Administration seeks input on changes in food safety
The FDA is seeking additional public comment on upcoming sweeping changes to how food is handled and inspected during production.
The Food Safety Modernization Act updates laws from 1938 and seeks to prevent food-borne illnesses by enacting preventive controls, establishing inspections of food producers and issuing mandatory recalls when necessary. The U.S. Food and Drug Administration has extended the public input period for some proposed rules under the law, which was signed Jan. 4, 2011.
The period was extended "so that the rules could be reviewed all together and stakeholders could comment on how the rules could best work in concert," said Shelly Burgess, FDA spokeswoman.
David Gombas from the United Fresh Produce Association thinks that extension to Nov. 15 was the right move, since the proposed rules are described as an interlocking suite of regulations. He sees myriad ways his organization's member produce companies are affected beyond the "growing, harvesting, packing and holding of produce."
"When you look at these regulations being designed for processed foods, they are painted with a broad brush to include the fresh produce industry," said Gombas, senior vice president of food safety and technology for United Fresh.
While widely publicized for its impact on produce-growers, the FSMA really affects all food manufacturers and importers. It even includes provisions for food given to livestock.
The preventive controls are similar to what is already in place for juice and seafood through Hazard Analysis Critical and Control Points systems. Proposals include frequently testing water sources and restricting when manure can be applied to fields.
The new law gives the FDA mandatory recall authority for the first time, Burgess said in an email.
FSMA "enables FDA to focus more on preventing food safety problems, rather than relying primarily on reacting to problems after they occur," she said.
The goal of FSMA is to reduce food-borne illnesses by seeking to eliminate pathogens such as salmonella, E. coli and Listeria from the food supply. However, some say there remain inconsistencies and questions about how the law will be implemented.
About one in six Americans gets sick from food-borne diseases each year, and 3,000 of those people die, according to statistics from the Centers for Disease Control and Prevention.
Human foods will be undergoing process controls, food allergen controls and sanitation controls, and facilities must each prepare a recall plan. The proposed rule for preventive controls for human foods is one that remains open for public comment.
Pennsylvania Department of Agriculture Deputy Secretary Jay Howes described FSMA as a "huge, huge change to the federal government's approach to food safety."
In early September, Howes attended the National Association of State Departments of Agriculture annual meeting, where he said FSMA was a major topic.
Pennsylvania's agriculture department is submitting comments to the FDA with questions about the state's role and concerns from produce growers and processors. Many question which businesses will be eligible for a possible provision that would exempt small producers, Howes said.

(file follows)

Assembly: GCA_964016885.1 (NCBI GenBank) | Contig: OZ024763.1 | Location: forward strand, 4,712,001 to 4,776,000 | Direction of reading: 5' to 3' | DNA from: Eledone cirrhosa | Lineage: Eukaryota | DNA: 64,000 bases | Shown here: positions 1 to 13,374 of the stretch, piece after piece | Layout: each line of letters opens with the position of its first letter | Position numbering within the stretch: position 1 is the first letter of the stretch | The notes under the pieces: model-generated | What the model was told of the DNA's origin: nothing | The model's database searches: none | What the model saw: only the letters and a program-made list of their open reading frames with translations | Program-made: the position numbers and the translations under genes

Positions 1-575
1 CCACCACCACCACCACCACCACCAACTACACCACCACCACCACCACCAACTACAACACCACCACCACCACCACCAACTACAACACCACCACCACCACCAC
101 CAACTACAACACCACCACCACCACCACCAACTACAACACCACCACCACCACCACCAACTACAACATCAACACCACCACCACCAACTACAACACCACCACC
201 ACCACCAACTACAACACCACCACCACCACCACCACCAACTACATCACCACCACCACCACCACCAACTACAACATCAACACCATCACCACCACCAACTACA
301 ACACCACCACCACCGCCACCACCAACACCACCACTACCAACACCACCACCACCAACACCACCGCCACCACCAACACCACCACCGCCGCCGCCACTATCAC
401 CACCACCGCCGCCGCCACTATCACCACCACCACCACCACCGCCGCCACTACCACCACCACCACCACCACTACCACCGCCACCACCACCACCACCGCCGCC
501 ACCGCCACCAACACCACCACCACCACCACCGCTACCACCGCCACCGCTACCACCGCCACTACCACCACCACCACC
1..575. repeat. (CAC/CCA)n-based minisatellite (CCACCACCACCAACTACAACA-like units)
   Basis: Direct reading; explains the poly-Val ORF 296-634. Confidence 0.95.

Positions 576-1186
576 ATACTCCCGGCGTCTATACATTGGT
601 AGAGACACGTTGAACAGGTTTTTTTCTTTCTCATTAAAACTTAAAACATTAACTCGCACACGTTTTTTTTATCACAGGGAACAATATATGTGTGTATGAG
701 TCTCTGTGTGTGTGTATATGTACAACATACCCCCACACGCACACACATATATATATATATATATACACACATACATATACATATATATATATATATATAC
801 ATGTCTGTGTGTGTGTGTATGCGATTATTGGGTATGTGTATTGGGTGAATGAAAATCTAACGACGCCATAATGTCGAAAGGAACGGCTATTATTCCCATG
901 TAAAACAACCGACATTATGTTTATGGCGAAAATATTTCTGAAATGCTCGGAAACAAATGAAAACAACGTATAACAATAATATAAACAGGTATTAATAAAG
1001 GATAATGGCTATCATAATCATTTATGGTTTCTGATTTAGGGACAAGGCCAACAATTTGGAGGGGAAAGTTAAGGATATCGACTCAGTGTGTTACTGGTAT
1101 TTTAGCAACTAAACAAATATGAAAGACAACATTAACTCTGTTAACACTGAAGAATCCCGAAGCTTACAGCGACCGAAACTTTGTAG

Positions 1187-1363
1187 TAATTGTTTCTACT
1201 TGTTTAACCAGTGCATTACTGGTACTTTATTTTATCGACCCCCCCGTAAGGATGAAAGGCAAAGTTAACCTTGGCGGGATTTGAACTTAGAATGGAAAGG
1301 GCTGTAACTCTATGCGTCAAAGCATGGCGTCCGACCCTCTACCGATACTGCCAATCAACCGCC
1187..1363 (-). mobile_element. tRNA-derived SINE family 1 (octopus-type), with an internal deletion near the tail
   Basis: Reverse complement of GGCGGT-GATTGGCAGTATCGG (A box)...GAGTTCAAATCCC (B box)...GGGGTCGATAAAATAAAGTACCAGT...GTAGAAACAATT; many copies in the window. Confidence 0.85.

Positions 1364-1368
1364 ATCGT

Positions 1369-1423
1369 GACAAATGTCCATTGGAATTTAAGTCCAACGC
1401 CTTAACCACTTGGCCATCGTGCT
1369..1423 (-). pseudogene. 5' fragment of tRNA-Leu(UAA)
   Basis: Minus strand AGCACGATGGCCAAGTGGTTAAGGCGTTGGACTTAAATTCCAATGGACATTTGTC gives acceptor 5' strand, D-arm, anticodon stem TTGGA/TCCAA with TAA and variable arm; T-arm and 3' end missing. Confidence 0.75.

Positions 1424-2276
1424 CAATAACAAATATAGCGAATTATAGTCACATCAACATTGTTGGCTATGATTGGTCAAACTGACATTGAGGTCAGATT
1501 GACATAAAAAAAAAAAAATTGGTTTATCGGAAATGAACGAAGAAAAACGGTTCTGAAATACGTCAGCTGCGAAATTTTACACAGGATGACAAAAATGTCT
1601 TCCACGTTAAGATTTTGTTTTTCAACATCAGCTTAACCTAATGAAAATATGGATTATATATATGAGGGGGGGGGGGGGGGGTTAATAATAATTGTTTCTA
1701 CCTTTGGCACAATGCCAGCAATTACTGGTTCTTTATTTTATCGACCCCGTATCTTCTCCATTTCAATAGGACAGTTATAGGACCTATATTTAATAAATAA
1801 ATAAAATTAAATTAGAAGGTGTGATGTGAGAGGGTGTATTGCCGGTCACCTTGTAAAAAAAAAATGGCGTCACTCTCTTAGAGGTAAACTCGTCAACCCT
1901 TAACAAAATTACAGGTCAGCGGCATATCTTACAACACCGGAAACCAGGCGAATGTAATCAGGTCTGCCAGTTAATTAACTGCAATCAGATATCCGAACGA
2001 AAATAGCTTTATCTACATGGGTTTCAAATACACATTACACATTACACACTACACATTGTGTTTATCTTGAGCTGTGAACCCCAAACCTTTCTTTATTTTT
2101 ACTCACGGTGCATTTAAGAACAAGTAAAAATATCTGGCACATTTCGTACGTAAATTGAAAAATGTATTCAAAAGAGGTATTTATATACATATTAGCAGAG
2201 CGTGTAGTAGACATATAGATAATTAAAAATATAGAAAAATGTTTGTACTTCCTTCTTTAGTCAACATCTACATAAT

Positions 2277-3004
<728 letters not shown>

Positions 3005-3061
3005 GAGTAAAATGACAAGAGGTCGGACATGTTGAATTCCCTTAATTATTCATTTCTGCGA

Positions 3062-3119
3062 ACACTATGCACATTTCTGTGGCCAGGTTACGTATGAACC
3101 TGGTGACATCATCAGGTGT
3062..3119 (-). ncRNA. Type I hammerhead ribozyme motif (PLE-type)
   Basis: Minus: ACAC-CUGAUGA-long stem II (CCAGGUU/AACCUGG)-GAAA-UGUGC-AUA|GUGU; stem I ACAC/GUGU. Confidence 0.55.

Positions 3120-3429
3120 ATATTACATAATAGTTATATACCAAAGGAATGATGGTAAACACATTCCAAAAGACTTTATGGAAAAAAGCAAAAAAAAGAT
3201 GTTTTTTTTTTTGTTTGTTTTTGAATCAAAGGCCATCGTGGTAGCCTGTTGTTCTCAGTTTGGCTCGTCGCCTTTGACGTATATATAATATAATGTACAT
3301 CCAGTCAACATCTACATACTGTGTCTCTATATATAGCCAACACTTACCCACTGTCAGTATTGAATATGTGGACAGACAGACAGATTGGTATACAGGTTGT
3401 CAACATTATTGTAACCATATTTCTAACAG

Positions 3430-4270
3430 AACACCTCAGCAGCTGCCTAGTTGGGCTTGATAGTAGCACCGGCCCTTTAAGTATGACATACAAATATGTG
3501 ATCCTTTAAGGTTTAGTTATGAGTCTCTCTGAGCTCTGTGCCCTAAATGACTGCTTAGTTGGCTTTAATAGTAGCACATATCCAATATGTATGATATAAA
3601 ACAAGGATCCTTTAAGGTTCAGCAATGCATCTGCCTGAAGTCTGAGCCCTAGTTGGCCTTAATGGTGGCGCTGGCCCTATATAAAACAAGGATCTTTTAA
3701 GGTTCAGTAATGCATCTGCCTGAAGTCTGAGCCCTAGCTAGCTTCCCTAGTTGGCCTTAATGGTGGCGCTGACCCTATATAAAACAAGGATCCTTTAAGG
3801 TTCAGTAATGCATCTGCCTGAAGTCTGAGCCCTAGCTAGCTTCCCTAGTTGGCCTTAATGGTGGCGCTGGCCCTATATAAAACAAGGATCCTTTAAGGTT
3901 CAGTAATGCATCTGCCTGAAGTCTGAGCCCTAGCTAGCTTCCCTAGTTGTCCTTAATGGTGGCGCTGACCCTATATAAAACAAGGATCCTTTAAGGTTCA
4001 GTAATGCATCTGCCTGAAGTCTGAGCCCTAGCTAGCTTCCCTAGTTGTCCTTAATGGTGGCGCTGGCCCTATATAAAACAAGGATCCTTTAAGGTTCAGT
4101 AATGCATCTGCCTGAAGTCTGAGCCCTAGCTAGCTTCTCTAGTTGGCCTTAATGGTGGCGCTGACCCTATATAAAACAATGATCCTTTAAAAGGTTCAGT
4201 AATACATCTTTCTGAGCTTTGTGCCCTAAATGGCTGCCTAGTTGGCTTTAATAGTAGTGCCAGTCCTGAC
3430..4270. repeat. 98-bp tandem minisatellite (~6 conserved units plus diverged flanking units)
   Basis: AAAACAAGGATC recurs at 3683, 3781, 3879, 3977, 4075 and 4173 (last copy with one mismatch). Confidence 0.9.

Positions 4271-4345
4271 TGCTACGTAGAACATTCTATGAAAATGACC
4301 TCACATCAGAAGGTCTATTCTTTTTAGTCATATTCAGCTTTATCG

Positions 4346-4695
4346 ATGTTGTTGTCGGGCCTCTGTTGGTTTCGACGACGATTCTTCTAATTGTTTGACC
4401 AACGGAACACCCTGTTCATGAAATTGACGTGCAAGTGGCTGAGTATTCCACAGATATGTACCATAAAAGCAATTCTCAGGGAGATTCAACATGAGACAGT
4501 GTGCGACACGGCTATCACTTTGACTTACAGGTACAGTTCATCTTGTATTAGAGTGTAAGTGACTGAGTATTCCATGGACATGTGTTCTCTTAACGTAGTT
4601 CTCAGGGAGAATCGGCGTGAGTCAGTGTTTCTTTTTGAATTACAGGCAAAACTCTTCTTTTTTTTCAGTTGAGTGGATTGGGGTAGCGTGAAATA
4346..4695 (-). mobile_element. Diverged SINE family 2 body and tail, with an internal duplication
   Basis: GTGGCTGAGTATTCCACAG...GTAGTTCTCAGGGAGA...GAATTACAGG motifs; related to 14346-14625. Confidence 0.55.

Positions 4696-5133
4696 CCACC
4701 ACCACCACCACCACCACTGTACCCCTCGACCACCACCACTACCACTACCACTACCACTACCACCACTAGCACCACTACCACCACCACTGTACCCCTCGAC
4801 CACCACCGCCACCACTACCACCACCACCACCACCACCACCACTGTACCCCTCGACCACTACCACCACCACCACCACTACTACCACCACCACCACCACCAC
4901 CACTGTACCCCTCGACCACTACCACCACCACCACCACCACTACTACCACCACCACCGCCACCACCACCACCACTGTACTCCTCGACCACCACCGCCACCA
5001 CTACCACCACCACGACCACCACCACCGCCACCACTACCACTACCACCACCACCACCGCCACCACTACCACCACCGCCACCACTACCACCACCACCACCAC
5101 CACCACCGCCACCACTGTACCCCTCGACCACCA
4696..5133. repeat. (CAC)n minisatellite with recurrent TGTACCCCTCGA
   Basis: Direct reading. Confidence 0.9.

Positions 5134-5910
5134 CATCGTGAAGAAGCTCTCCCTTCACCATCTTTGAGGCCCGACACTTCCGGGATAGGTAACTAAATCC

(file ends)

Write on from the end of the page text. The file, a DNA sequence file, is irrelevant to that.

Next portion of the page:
Gombas said he has concerns about small operations with packhouses, such as those on family farms, saying they could possibly be required to meet the same requirements as businesses such as General Mills and Kraft.
"Many of those are going to go out of business if it ends up in the final rule," he said. "They're not unsafe about what they're doing. It just doesn't meet the rule."
People within the state agriculture department are looking through thousands of pages in the first rules released, Howes said.
Burgess said submitted comments have led the FDA to develop fact sheets, diagrams, question-and-answer features and PowerPoint presentations to provide clarification on proposals.
The FSMA focuses not only on domestically produced food, but also food imported from other nations.
The FDA says U.S. residents consume food from more than 150 countries. The FSMA requires importers to verify their suppliers have adequate preventive controls in place, and the law gives the FDA authority to refuse entry of food that has not been inspected.
Some fees for international inspection are higher than domestic ones.
There is no fee for a facility's initial FDA inspection, but FSMA authorizes fee collection for reinspection-related costs after an initial inspection identified food safety problems, according to the FDA's website. The website states those fees could be $237 an hour for reinspection within the United States.
Howes said the state Department of Agriculture currently does other types of inspections for the FDA and questions whether it will be asked to assist with these. It also questions what resources will be made available for that.
"It'd be our preference to be the point of contact for our Pennsylvania growers and processors," Howes said. "We have a good relationship now to build on."
Burgess said that, to implement FSMA, the FDA will look for efficiencies with current funding, redeploy existing funding toward inspections, and partner with state and foreign governments to leverage resources.
"We have found that many people are confused about the rule-making process (in) thinking that the proposed rules currently out for comment are the final rules, that they need to comply now," Burgess said.
Instead, the comments from everyone from industry professionals to consumers will be analyzed and used to shape the final rule, she said.
The public comment period for aspects of the Food Safety Modernization Act has been extended to Nov. 15. Comments can be submitted at www.fda.gov/fsma. The U.S. Food and Drug Administration is required to publish all final regulations by June 30, 2015.